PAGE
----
Tech giant Google is going toe-to-toe with phishers with its new Chrome browser extension. With all the high-profile data breaches, this could add another layer of security for end-users who are falling for social engineering tactics.
Social engineering strategies trick users into clicking on links that contain malicious software downloads or otherwise send them to fake sites that entice them to enter personal information in exchange for some type of reward or access. Fake banking sites are prime examples.
Google’s new tool is called Password Alert. Here’s how it works: If you enter your Gmail or Google for Work password into anywhere other than accounts.google.com, you’ll receive an alert, so you can change your password if needed.
Google explains that Password Alert also tries to detect fake Google sign-in pages to alert you before you’ve typed in your password by checking the HTML of every page you visit to see if it’s impersonating a Google sign-in page.
The Phishing Realities
Google is on to something with its Password Alert. According to the McAfee Labs, phishing continues to be an effective tactic for infiltrating enterprise networks. A September 2014 study revealed 80 percent of participants failed to detect at least one of seven phishing e-mails.
“One of the great challenges we face today is upgrading the Internet’s core technologies to better suit the volume and sensitivity of traffic it now bears,” said Vincent Weafer, senior vice president for McAfee Labs. “Every aspect of the trust chain has been broken in the last few years -- from passwords to OpenSSL public key encryption and most recently USB security. The infrastructure that we so heavily rely on depends on technology that hasn’t kept pace with change and no longer meets today’s demands.”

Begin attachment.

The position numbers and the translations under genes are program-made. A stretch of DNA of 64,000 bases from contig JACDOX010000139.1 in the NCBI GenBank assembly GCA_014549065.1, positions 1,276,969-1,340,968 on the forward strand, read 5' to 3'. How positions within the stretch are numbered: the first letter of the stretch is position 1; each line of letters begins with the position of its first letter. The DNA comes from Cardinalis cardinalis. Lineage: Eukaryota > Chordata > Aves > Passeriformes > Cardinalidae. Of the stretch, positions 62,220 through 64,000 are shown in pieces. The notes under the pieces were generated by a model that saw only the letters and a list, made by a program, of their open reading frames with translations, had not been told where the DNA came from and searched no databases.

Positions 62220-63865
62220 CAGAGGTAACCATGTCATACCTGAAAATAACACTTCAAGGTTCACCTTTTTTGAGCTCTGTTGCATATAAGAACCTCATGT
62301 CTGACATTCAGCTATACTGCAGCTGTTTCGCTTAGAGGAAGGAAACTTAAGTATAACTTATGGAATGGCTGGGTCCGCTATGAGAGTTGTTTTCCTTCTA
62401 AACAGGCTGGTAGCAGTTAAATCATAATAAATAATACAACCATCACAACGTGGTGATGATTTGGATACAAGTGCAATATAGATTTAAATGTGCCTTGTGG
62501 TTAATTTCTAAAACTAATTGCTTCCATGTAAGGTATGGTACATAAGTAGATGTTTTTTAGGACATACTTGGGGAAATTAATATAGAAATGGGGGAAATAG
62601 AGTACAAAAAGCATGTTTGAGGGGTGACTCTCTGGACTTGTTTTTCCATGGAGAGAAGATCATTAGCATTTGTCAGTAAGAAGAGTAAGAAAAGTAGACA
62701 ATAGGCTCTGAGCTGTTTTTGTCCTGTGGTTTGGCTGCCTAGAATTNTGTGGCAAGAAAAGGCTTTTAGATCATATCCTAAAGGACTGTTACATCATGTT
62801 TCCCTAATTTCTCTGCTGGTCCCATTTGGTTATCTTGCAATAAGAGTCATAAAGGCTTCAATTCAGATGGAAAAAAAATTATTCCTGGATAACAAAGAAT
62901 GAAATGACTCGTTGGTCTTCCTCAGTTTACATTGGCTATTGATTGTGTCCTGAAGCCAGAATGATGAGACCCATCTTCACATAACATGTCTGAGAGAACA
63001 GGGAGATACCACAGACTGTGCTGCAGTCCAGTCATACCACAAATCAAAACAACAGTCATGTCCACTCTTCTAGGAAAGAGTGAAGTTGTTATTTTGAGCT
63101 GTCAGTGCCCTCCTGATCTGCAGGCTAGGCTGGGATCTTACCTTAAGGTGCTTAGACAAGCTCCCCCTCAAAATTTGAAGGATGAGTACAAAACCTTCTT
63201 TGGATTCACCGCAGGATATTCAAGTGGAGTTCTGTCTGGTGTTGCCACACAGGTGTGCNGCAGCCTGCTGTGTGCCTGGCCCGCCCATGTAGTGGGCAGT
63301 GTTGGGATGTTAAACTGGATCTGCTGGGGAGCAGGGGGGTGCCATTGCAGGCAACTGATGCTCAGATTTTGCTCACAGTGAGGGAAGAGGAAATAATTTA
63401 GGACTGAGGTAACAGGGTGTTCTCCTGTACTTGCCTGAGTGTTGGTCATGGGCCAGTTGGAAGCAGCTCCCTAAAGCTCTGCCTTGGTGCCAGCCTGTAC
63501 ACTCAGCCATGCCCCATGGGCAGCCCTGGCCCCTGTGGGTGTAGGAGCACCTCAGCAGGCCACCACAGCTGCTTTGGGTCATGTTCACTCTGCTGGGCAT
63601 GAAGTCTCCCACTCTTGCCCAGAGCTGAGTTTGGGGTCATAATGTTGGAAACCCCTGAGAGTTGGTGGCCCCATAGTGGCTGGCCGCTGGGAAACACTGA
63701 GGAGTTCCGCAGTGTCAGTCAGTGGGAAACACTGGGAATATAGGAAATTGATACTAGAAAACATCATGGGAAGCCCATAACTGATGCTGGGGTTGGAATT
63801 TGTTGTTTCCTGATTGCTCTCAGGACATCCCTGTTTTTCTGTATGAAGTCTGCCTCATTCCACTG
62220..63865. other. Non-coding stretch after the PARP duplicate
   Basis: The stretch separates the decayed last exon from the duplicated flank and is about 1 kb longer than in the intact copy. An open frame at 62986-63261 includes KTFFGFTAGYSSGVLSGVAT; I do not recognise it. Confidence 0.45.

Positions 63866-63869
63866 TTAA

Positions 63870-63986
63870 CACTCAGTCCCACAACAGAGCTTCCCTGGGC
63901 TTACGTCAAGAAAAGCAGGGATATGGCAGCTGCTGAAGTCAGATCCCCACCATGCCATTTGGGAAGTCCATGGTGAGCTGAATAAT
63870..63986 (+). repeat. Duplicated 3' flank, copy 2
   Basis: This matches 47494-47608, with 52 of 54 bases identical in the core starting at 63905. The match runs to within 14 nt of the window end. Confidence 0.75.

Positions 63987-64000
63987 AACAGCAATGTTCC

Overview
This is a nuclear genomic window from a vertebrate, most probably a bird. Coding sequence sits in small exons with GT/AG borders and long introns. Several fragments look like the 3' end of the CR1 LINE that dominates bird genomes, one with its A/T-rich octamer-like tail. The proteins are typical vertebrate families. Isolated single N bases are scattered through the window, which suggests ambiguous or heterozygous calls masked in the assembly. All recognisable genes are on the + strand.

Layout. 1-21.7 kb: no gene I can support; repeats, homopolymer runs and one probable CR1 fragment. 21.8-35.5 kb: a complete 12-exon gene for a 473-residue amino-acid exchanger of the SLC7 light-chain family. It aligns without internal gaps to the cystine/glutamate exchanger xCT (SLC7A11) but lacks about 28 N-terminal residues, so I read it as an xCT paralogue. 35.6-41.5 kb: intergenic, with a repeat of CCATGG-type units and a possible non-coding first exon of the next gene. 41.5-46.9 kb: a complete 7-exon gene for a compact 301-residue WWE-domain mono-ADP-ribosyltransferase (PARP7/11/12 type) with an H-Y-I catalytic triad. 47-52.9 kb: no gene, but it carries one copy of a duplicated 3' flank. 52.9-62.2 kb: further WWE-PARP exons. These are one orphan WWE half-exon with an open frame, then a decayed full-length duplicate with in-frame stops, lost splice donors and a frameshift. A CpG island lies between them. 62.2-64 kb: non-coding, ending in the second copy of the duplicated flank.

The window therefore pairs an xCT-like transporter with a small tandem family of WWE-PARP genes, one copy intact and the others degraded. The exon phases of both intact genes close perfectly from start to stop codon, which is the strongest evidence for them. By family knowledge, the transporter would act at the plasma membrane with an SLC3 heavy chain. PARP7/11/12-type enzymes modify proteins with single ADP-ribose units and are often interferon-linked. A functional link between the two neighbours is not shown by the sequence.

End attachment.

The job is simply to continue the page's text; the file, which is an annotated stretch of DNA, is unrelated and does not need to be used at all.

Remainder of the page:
Symantec’s 2015 Internet Security Threat Report pointed to an 8 percent increase in highly-targeted spearphishing attacks in 2014. What made last year particularly interesting was the precision of these attacks, which used 20 percent fewer e-mails to successfully reach their targets and incorporated more drive-by malware downloads and other Web-based exploits, Symantec noted.
“Attackers don’t need to break down the door to a company’s network when the keys are readily available,” said Kevin Haley, director of Symantec Security Response. “We’re seeing attackers trick companies into infecting themselves by Trojanizing software updates to common programs and patiently waiting for their targets to download them -- giving attackers unfettered access to the corporate network.”
We asked Graham Cluley, an independent security analyst in the United Kingdom, for his thoughts on Google’s Password Alert. He told us the problem is that it only helps you with your Google password.
“People have many, many more passwords than just their Google one. My recommendation would be to use password management software,” Cluley said.
“If you use a password manager, then when you go to a bogus Web site it won't prompt you to enter your password -- because it doesn't recognize it -- and that can be your warning that something is phishy. And, of course, that works with any password -- not just your Google one.”
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